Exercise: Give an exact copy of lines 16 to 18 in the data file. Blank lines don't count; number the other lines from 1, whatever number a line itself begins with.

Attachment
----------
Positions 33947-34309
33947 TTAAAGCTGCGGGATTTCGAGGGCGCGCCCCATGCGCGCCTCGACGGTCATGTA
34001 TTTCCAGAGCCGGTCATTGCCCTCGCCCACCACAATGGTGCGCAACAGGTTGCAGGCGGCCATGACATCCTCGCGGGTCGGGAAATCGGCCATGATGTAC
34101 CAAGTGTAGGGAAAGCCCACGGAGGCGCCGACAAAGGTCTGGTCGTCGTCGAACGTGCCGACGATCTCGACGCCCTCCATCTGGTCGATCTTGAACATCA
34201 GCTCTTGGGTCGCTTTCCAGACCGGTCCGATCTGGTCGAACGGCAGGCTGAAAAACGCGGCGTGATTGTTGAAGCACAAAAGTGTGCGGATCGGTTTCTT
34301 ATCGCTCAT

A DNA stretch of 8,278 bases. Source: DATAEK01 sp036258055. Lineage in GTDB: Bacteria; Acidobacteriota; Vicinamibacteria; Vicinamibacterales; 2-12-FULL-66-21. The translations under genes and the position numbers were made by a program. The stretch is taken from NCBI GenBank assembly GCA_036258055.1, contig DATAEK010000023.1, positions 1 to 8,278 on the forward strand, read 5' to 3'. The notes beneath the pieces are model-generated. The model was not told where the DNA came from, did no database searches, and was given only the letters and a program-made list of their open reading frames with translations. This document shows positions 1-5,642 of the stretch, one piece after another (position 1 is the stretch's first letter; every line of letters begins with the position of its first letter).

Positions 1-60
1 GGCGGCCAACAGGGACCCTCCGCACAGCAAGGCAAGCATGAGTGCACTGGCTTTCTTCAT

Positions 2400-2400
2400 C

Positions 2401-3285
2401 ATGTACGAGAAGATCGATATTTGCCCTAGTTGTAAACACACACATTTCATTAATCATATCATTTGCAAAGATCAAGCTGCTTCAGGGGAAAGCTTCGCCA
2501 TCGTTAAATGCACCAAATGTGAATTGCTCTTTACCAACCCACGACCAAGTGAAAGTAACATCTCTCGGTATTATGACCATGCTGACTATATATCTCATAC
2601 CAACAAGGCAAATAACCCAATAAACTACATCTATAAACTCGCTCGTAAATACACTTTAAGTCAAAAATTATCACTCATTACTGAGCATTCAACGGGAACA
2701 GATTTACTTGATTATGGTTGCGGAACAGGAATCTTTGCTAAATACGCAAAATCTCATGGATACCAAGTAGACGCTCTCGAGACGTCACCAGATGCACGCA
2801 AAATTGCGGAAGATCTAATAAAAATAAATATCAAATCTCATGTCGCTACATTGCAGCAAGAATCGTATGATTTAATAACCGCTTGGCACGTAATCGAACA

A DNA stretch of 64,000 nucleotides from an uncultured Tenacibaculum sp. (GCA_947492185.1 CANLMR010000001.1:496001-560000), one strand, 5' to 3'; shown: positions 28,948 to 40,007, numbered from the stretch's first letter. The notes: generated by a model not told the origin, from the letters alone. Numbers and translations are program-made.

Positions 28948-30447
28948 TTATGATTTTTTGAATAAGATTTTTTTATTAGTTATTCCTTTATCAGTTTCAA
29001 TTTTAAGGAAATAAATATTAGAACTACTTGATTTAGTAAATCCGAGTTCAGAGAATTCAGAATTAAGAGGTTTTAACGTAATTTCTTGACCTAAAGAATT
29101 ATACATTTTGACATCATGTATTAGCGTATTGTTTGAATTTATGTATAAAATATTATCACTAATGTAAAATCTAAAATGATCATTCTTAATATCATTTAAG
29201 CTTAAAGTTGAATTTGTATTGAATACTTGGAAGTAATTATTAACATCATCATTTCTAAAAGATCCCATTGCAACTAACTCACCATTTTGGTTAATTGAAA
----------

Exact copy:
2701 GATTTACTTGATTATGGTTGCGGAACAGGAATCTTTGCTAAATACGCAAAATCTCATGGATACCAAGTAGACGCTCTCGAGACGTCACCAGATGCACGCA
2801 AAATTGCGGAAGATCTAATAAAAATAAATATCAAATCTCATGTCGCTACATTGCAGCAAGAATCGTATGATTTAATAACCGCTTGGCACGTAATCGAACA

A DNA stretch of 64,000 nucleotides from an uncultured Tenacibaculum sp. (GCA_947492185.1 CANLMR010000001.1:496001-560000), one strand, 5' to 3'; shown: positions 28,948 to 40,007, numbered from the stretch's first letter. The notes: generated by a model not told the origin, from the letters alone. Numbers and translations are program-made.